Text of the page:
fnoise=filter(nfilt,1,noise); % Correlated noise data.
d=signal.'+fnoise;
fnoise is the correlated noise and d is now the desired input to the sign-data
algorithm.
To prepare the adaptfilt object for processing, set the input conditions
coeffs and mu for the object. As noted earlier in this section, the values you
set for coeffs and mu determine whether the adaptive filter can remove the
noise from the signal path. In “System Identification Using adaptfilt.lms”
on page 4-16, you constructed a default filter that sets the filter coefficients
to zeros.
Setting the coefficients to zero often does not work for the sign-error
algorithm. The closer you set your initial filter coefficients to the expected
values, the more likely it is that the algorithm remains well behaved and
converges to a filter solution that removes the noise effectively.
For this example, you start with the coefficients in the filter you used to filter
the noise (nfilt), and modify them slightly so the algorithm has to adapt.
4-28
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LMS Adaptive Filters
coeffs = nfilt.' -0.01; % Set the filter initial conditions.
mu = 0.05;
% Set step size for algorithm update.
With the required input arguments for adaptfilt.se prepared, run the
adaptation and view the results.
ha = adaptfilt.se(12,mu)
set(ha,'coefficients',coeffs);
set(ha,'persistentmemory',true); % Prevent filter reset.
[y,e] = filter(ha,noise,d);
plot(0:199,signal(1:200),0:199,e(1:200));
title('Noise Cancellation Performance by the Sign-Error LMS Algorithm');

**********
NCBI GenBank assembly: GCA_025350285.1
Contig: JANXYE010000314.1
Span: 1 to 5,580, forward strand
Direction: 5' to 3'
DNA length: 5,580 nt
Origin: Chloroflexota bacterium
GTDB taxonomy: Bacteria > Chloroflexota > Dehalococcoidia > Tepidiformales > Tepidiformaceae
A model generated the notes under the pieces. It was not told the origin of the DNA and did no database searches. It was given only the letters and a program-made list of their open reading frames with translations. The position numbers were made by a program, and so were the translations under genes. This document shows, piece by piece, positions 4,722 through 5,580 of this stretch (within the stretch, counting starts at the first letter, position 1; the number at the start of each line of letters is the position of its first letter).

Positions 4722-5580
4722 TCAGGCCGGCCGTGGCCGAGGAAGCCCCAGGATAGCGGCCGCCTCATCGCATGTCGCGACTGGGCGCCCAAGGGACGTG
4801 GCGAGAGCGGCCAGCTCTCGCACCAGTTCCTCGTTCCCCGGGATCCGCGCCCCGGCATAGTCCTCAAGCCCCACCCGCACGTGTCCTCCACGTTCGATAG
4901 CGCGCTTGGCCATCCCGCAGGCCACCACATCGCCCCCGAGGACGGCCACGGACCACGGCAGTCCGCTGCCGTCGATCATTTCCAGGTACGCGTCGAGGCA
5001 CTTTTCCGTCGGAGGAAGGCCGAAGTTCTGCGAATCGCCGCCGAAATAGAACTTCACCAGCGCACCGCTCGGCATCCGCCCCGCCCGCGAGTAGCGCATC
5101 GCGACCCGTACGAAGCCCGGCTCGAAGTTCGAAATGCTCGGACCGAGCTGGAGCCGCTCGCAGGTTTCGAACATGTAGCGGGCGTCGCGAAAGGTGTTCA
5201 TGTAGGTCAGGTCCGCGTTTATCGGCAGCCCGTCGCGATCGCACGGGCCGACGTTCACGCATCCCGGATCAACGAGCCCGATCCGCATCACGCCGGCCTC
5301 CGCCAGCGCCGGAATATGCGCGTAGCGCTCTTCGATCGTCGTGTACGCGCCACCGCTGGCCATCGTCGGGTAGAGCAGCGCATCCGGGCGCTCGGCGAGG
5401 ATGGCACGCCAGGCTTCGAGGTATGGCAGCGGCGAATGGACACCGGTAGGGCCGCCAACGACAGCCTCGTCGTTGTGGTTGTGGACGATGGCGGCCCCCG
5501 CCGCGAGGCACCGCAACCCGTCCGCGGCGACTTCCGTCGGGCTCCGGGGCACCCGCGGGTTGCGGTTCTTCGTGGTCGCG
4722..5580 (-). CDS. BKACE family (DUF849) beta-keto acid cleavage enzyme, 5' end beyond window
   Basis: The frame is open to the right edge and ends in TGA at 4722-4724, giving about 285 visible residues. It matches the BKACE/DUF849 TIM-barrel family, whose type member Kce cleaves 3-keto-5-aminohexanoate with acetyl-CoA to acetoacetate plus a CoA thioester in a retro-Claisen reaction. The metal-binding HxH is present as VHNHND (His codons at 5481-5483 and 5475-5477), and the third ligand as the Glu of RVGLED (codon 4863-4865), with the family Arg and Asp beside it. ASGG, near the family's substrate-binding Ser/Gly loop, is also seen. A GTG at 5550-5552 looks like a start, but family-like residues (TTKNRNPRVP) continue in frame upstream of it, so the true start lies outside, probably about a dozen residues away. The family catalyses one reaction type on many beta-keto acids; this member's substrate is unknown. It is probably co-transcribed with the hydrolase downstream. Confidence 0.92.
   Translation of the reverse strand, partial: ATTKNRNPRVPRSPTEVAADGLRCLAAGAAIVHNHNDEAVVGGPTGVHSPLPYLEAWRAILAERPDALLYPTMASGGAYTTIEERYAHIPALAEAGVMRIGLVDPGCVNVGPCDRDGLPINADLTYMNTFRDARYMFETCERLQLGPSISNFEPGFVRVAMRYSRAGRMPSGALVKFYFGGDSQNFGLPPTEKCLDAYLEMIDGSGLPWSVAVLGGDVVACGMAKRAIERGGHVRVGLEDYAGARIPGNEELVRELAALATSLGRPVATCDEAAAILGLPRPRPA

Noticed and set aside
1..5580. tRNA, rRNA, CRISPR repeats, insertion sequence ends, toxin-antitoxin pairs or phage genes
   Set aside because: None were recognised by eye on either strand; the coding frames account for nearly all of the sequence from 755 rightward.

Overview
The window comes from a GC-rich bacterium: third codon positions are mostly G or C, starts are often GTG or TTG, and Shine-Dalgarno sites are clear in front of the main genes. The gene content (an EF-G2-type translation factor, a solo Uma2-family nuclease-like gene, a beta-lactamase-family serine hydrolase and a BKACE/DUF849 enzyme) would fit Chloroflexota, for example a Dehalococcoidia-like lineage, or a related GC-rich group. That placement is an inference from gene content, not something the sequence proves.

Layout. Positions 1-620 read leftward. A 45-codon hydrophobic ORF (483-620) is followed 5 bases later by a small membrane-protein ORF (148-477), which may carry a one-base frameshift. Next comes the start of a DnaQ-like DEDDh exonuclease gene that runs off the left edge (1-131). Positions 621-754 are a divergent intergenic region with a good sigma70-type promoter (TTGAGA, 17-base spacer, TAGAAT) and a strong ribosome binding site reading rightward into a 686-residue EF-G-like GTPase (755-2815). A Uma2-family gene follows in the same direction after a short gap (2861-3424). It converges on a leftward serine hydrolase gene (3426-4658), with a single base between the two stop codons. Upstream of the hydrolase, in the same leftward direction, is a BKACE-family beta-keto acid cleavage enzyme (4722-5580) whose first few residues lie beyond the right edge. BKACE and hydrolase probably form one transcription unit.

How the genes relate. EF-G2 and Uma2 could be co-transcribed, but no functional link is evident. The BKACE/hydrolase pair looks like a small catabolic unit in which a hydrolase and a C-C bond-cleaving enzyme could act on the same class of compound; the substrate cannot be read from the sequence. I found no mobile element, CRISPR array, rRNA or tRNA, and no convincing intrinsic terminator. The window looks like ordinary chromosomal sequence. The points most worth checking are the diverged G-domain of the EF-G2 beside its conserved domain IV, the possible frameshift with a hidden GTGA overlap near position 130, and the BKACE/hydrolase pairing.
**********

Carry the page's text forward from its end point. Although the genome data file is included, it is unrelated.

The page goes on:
legend('Actual Signal','Error After Noise Reduction',...
'Location','NorthEast')
Notice that you have to set the property PersistentMemory to true when you
manually change the settings of object ha.
If PersistentMemory is left to false, the default, when you try to apply
ha with the method filter, the filtering process starts by resetting the
object properties to their initial conditions at construction. To preserve the
customized coefficients in this example, you set PersistentMemory to true so
the coefficients do not get reset automatically back to zero.
When adaptfilt.se runs, it uses far fewer multiply operations than either of
the LMS algorithms. Also, performing the sign-error adaptation requires only
bit shifting multiplies when the step size is a power of two.
Although the performance of the sign-data algorithm as shown in the next
figure is quite good, the sign-data algorithm is much less stable than the
standard LMS variations. In this noise cancellation example, the signal after